Section 1333(a)(1) of OCSLA extends the “Constitution and laws and civil and political jurisdiction of the United States to the subsoil and seabed of the outer Continental Shelf and to all artificial islands, and to all installations and other devices permanently or temporarily attached to the seabed, which  may be erected thereon for the purpose of exploring for, developing, or producing resources therefrom, or any such installation or other device (other than a ship or vessel) for the purpose of transporting such resources to the same extent as if the outer Continental Shelf were an area of exclusive Federal jurisdiction located within a State…”  Federal law governs activities on the outer continental shelf (OCS), or as provided elsewhere in the OCSLA, the law of the adjacent state as surrogate federal law when necessary to the extent that state law is not inconsistent with federal law.

But we are concerned with Section 1333(b) of OCSLA, which deals with workers’ compensation benefits.  “With respect to disability or death of an employee resulting from any injury occurring as the result of any operations ‘conducted on the outer Continental Shelf for the purpose of exploring for, developing, removing or transporting by pipeline the natural resources …’ of the OCS, compensation shall be payable under the provisions of the Longshore and Harbor Workers’ Compensation Act.”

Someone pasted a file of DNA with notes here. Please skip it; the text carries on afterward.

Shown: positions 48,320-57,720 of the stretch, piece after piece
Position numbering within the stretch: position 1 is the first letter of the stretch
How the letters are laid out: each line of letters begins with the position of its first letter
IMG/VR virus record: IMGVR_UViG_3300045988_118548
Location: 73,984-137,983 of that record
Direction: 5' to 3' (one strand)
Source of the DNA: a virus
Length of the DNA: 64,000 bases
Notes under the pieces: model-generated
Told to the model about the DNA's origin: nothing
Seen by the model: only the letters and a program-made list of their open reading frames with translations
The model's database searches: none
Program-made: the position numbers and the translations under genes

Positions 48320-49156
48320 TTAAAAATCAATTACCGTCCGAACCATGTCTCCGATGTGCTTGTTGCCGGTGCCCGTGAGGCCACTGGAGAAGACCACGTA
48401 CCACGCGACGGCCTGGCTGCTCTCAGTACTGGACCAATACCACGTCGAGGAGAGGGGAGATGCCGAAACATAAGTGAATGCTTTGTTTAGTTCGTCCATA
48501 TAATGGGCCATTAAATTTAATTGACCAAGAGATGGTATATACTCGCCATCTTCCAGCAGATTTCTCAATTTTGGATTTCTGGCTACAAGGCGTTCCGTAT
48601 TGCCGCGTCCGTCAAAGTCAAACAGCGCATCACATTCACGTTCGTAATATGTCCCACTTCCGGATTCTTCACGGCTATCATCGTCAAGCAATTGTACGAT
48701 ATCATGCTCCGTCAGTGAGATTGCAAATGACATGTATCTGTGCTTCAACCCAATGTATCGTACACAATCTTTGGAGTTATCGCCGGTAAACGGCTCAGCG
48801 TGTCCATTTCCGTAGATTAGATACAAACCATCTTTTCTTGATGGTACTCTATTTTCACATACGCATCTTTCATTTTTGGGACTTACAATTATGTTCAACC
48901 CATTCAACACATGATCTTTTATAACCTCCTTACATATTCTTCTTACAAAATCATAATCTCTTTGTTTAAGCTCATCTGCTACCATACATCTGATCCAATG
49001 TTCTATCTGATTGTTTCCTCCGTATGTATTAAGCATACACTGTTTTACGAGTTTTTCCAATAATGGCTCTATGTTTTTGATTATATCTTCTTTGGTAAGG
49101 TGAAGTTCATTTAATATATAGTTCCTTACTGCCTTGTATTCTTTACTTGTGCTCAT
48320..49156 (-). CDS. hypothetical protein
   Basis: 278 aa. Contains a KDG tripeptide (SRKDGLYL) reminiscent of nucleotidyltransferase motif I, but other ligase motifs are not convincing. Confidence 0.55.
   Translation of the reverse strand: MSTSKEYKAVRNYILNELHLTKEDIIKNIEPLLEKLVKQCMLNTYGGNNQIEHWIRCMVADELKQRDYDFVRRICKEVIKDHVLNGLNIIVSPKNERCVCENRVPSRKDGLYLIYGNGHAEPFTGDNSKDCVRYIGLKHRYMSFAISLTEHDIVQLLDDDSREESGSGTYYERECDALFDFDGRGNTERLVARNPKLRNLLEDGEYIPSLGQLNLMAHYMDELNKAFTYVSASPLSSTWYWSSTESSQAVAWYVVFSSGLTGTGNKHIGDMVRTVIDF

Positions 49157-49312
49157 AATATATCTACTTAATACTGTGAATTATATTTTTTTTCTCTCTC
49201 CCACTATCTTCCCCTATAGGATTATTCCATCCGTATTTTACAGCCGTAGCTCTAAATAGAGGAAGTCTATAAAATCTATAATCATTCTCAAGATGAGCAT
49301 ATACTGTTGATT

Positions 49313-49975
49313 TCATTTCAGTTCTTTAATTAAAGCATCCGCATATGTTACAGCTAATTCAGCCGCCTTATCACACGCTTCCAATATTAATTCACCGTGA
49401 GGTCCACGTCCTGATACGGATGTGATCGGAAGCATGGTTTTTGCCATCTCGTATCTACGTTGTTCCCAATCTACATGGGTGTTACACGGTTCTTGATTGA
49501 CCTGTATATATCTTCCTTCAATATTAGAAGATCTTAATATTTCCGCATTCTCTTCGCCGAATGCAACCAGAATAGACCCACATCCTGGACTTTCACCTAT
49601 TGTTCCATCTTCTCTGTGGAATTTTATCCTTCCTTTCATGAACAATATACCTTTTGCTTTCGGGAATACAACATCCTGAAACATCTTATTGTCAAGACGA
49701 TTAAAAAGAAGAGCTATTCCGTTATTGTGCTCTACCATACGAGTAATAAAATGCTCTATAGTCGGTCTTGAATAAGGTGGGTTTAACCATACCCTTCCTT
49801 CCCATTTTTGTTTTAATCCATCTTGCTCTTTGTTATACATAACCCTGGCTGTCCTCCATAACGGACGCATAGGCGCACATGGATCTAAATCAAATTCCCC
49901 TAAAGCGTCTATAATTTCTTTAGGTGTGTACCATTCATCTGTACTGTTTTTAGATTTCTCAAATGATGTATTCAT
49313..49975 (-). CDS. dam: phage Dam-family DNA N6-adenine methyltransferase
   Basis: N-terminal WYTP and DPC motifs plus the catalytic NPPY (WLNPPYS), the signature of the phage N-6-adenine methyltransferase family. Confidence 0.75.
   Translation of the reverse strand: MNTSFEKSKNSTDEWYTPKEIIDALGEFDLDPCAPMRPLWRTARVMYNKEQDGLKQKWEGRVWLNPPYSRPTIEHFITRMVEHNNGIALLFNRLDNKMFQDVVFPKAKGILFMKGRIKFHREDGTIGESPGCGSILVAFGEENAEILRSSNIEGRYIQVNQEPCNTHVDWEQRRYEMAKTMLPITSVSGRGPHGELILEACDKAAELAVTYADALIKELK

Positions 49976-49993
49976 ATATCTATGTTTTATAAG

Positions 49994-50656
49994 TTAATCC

So, OCSLA extends Longshore Act benefits to the OCS.  Exactly what is the OCS?

Congress – “All submerged lands lying seaward and outside of the area of lands beneath navigable waters, as defined in Section 1301 of the Submerged Lands Act, and of which the subsoil and seabed appertain to the United States and are subject to its jurisdiction and control.”  

U.S. Supreme Court – “The gently sloping plain which underlies the seas adjacent to most land masses, extending seaward from shore to the point at which there is a marked increase in the gradient of the decline and where the continental slope leading to the true ocean bottom begins.  In the Gulf of Mexico, the edge of the Continental Shelf, as so defined, lies as much as 200 miles from shore in some places.”

The OCSLA makes Longshore Act benefits payable in the event of injuries occurring as a result of operations on the OCS.

NOTE:  Longshore Act insurance does not provide coverage for OCSLA exposure.  If you have exposure under the OCSLA then you need a specific OCSLA endorsement on your workers’ compensation policy.  You meet the OCSLA insurance requirement the same way that you meet the Longshore Act insurance requirement.  You buy coverage from an insurance carrier authorized by the U.S. Department of Labor, or you obtain the U.S. Department of Labor’s authorization to self-insure.  OCSLA exposure requires OCSLA insurance.

The Longshore Act has a status test and a situs test for coverage.  What about OCSLA?

It has its own status test.  As noted above, the worker must be engaged in operations conducted on the OCS for the purpose of exploring for, developing, removing or transporting by pipeline the natural resources of the subsoil and seabed of the OCS.   Longshore Act benefits are payable under OCSLA to workers in this status.